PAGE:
Missile Testing at Edwards Air Force Base
Edwards AFB is home to the Air Force Flight Test Center. In addition to its role in military flight testing and providing a landing strip and facilities for NASA's Space Shuttle program, Edwards has also hosted activities that have contributed to the nation's missile programs. Rocketry goes back to pre-World War II days when the California Institute of Technology Guggenheim Aeronautics Laboratory used sites at the location then known as Muroc Army Air Field to test primitive engine designs. In the 1990s this tradition is carried on by Phillips Laboratory.Phillips Laboratory
In 1947, the Power Plant Laboratory of the Air Materiel Command, headquartered at Wright Field, Ohio, selected the Luehman Ridge at Muroc to be the site of the new Experimental Rocket Engine Test Station. In April 1947 Aerojet Engineering Corporation received the contract for the initial set of test stands and the Corps of Engineers received responsibility for design and construction of nontechnical facilities. Construction costs between November 1949 and December 31, 1952, would amount to $5 million. Construction of the technical facilities began in February 1950. As work proceeded, the facility came under the command of the newly formed Air Research and Development Command (ARDC!).
Test Stand l-5 received its baptism by fire on February 26, 1952, testing a BOMARC engine from Aerojet Engineering Corporation. Within a week, Test Stand l-3 withstood the blast from a Navaho missile engine.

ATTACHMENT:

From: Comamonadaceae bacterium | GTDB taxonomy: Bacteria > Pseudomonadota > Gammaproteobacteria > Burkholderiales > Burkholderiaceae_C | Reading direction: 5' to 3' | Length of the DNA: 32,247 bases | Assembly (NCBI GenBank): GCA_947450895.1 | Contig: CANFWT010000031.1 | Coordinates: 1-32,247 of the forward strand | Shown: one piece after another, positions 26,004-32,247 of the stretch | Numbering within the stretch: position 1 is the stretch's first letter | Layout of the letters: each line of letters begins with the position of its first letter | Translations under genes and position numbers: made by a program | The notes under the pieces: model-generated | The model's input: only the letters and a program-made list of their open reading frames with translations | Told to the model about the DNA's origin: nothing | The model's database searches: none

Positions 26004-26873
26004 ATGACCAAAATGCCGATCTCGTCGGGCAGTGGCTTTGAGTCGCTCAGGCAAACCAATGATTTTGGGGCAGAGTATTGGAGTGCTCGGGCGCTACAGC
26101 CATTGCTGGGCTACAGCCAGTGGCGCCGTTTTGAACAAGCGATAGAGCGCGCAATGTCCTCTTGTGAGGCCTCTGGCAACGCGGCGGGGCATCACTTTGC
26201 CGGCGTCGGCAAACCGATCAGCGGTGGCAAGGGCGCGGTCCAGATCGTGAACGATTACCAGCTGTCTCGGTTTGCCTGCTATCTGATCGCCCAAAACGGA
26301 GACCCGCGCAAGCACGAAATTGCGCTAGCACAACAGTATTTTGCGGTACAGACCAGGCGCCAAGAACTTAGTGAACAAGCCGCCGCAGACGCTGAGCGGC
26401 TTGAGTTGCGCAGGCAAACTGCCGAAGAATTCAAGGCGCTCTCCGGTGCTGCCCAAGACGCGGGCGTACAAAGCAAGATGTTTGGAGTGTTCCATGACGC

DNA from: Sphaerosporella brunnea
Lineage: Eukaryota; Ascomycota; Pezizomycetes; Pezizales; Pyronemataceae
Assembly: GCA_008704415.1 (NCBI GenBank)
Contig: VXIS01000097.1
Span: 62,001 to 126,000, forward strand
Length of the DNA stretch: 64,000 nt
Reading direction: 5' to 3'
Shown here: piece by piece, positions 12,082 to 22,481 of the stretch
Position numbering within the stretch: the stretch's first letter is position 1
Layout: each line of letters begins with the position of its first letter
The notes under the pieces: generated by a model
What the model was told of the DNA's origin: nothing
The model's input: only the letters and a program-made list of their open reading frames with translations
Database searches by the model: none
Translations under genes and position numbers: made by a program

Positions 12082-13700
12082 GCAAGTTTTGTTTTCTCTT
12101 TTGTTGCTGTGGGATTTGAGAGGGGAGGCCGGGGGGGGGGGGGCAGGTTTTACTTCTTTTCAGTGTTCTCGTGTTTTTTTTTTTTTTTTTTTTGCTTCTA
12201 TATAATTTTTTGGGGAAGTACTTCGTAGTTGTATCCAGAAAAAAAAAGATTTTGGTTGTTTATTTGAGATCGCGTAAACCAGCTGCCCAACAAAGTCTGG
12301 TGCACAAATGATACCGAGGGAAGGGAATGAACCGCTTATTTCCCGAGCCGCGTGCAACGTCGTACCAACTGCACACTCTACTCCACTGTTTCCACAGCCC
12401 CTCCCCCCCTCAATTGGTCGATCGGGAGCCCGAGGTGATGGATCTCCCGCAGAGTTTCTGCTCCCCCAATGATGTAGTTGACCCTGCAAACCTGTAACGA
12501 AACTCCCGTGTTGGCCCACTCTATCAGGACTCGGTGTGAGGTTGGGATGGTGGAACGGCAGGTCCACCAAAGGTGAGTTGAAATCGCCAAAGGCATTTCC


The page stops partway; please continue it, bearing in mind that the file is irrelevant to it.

With the establishment of the Western Development Division (WDD) at Inglewood, California, under Brig. Gen. Bernard A. Schriever in July 1954, the Engine Test Station played an important role in the Air Force's Atlas ICBM program. The first Atlas engine test-firing occurred in November 1954. The G.A. Fuller Construction Company received a contract in 1955 for another test stand, and in 1956, the ALCO Company completed construction on a Missile Assembly Building.
With the addition of more testing facilities, "captive testing" of Atlas, Thor, and other missile propulsion systems continued through the 1950s. The tests were mostly successful. However, an Atlas missile explosion on March 27, 1959, destroyed Test Stand 1-A.
At the time of the Atlas mishap, experiments using small 2.75-inch thick rockets were demonstrating the feasibility of launching missiles from underground silos. The testing expanded to launch one-third scale and then full-scale tethered Minuteman missiles from underground silos. On September 15, 1959, the first of eight full-scale tethered launches used a Minuteman ICBM with a partially charged first stage and dummy second and third stages. With the missile attached to a 2,000-foot nylon cable, the feasibility of silo launching was demonstrated. The successful testing significantly contributed to decisions about how and where to deploy Minuteman missiles.
Also in 1959, the Wright Air Development Center transferred responsibility for rocket propulsion development to the Air Force Flight Test Center (AFFTC). Four years later, the test stands and associated facilities at Edwards were designated the Rocket Propulsion Laboratory (RPL). Rocket boosters for missiles, spacecraft, and military satellites continued to be tested through the end of the Cold War and beyond. In 1987, RPL was redesignated the Astronautics Laboratory. On December 13, 1990, the Astronautics Laboratory was merged into a larger research organization. This new organization, Phillips Laboratory, combined the assets of four Air Force research facilities. Although headquartered at Kirtland AFB, New Mexico, Phillips maintains an active presence at Edwards at former Astronautics Laboratory facilities.
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